But even with all of that assistance, the real world is a lot messier. Students would begin to stumble when they’d go out on their own. Their code “wouldn’t work” and they’d feel hopelessly stuck pretty quickly.
I realized that the process of troubleshooting and fixing the bugs in your code isn’t intuitive yet to anyone who hasn’t spent a long time learning to code already. So I decided I’d collect some of my most common tips for beginners who feel stuck when their code is giving errors or isn’t doing what they want it to do.
While these tips are generally geared towards beginners, many of them are actually the tips I still follow day-to-day when debugging issues with my own code. Even as someone who has been coding full time for over 7 years, I use these steps myself constantly (especially #9).
In its simplest form, web scraping is about making requests and extracting data from the response. For a small web scraping project, your code can be simple. You just need to find a few patterns in the URLs and in the HTML response and you’re in business.
But everything changes when you’re trying to pull over 1,000,000 products from the largest ecommerce website on the planet.
When crawling a sufficiently large website, the actual web scraping (making requests and parsing HTML) becomes a very minor part of your program. Instead, you spend a lot of time figuring out how to keep the entire crawl running smoothly and efficiently.
This was my first time doing a scrape of this magnitude. I made some mistakes along the way, and learned a lot in the process. It took several days (and quite a few false starts) to finally crawl the millionth product. If I had to do it again, knowing what I now know, it would take just a few hours.
In this article, I’ll walk you through the high-level challenges of pulling off a crawl like this, and then run through all of the lessons I learned. At the end, I’ll show you the code I used to successfully pull 1MM+ items from amazon.com.
I’ve broken it up as follows:
First there were desktop software products, then everything moved to the web. Then there were email-based products and even SMS-based ones. The latest craze in software interfaces is messenger bots, and Facebook has the largest chat platform by a long shot.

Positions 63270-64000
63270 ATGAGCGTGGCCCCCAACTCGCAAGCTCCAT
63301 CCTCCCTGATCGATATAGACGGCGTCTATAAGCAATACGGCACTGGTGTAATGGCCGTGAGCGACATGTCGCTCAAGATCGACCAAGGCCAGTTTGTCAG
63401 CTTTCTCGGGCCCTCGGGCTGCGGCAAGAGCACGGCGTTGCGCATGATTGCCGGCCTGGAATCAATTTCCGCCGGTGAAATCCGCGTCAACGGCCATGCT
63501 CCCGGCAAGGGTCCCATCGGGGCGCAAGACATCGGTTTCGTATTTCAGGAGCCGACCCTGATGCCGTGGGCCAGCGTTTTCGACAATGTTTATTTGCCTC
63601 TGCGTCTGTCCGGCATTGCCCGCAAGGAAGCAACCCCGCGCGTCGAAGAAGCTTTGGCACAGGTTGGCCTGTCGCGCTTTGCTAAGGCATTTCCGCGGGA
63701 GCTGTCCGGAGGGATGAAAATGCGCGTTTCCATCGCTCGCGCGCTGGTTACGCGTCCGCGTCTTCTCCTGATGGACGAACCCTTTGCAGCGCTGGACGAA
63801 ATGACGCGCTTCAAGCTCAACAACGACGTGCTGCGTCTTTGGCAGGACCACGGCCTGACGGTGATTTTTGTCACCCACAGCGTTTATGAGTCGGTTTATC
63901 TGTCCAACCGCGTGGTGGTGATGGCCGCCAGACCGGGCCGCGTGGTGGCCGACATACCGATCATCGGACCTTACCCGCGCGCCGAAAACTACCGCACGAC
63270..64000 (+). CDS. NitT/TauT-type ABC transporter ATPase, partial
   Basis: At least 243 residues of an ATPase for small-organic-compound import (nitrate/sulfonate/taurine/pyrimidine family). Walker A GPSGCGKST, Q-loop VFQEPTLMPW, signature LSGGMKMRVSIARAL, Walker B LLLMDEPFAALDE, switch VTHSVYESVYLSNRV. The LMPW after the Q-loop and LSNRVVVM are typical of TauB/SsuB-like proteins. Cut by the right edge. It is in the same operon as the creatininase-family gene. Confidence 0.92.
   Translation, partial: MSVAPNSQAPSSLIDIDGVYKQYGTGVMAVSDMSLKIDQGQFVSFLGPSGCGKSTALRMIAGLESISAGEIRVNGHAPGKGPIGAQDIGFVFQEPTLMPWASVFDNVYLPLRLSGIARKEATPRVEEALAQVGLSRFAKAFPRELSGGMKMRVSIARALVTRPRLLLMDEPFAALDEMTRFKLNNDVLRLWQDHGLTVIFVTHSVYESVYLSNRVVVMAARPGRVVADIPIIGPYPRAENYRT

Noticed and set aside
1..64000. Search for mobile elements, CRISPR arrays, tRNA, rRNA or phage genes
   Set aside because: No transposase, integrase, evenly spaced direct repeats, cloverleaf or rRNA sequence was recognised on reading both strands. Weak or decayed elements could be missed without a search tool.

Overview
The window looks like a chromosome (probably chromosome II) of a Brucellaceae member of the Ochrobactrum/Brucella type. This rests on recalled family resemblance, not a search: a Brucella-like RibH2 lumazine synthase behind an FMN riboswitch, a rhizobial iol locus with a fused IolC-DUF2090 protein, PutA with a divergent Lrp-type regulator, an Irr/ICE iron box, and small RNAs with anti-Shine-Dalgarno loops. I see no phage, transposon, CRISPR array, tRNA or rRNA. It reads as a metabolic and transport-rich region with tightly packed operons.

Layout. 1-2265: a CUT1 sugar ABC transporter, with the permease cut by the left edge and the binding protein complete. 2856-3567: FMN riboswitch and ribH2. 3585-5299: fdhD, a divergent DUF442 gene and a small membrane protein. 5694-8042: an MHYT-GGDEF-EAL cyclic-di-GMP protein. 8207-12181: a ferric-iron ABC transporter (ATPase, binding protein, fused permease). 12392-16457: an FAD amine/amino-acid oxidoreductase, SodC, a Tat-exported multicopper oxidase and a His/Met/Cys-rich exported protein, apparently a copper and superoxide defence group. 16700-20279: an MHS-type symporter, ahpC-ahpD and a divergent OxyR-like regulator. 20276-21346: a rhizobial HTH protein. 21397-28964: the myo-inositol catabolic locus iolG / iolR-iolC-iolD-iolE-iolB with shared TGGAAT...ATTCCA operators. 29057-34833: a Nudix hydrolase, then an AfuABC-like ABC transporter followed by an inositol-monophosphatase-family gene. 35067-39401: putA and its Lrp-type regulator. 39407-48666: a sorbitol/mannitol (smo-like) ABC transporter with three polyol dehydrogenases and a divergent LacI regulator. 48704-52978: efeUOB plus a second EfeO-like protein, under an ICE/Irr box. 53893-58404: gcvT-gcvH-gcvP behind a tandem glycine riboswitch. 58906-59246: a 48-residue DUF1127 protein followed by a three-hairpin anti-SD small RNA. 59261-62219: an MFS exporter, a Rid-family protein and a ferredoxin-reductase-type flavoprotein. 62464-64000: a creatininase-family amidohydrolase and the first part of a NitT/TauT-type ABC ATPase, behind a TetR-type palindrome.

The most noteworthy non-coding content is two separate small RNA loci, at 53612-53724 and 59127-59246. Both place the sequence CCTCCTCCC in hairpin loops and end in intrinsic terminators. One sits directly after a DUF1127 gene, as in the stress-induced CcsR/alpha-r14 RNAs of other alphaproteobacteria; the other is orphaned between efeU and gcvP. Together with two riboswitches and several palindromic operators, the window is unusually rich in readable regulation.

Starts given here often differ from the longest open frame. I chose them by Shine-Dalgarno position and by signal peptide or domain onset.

In this tutorial, I’ll show you how to build your own Facebook Messenger Chat Bot in python. We’ll use Flask for some basic web request handling, and we’ll deploy the app to Heroku.
Let’s get started.
In my work as a full stack web developer, I often meet clients who request that I sign a Non-Disclosure Agreement (NDA) at various stages of the project.
By signing an NDA, the client is basically asking me to agree that I won’t take their idea and work on it myself, or share it with anyone else who will.
For most entrepreneurs, that sounds like a smart idea, right?
Here’s why I won’t sign them.
As more and more people are learning to code, there are an increasing number of new developers in the work force. Code bootcamps are springing up everywhere that promise to land candidates a job with only a few months of experience.
Having worked with a number of junior developers (and having been one myself, at one point ;) ) I’ve noticed a lot of the same mistakes crop up.
In an effort to help junior developers level up to eventually become engineers, I decided to enumerate some of the mistakes I see most often, as well as my recommended solutions and takeaways.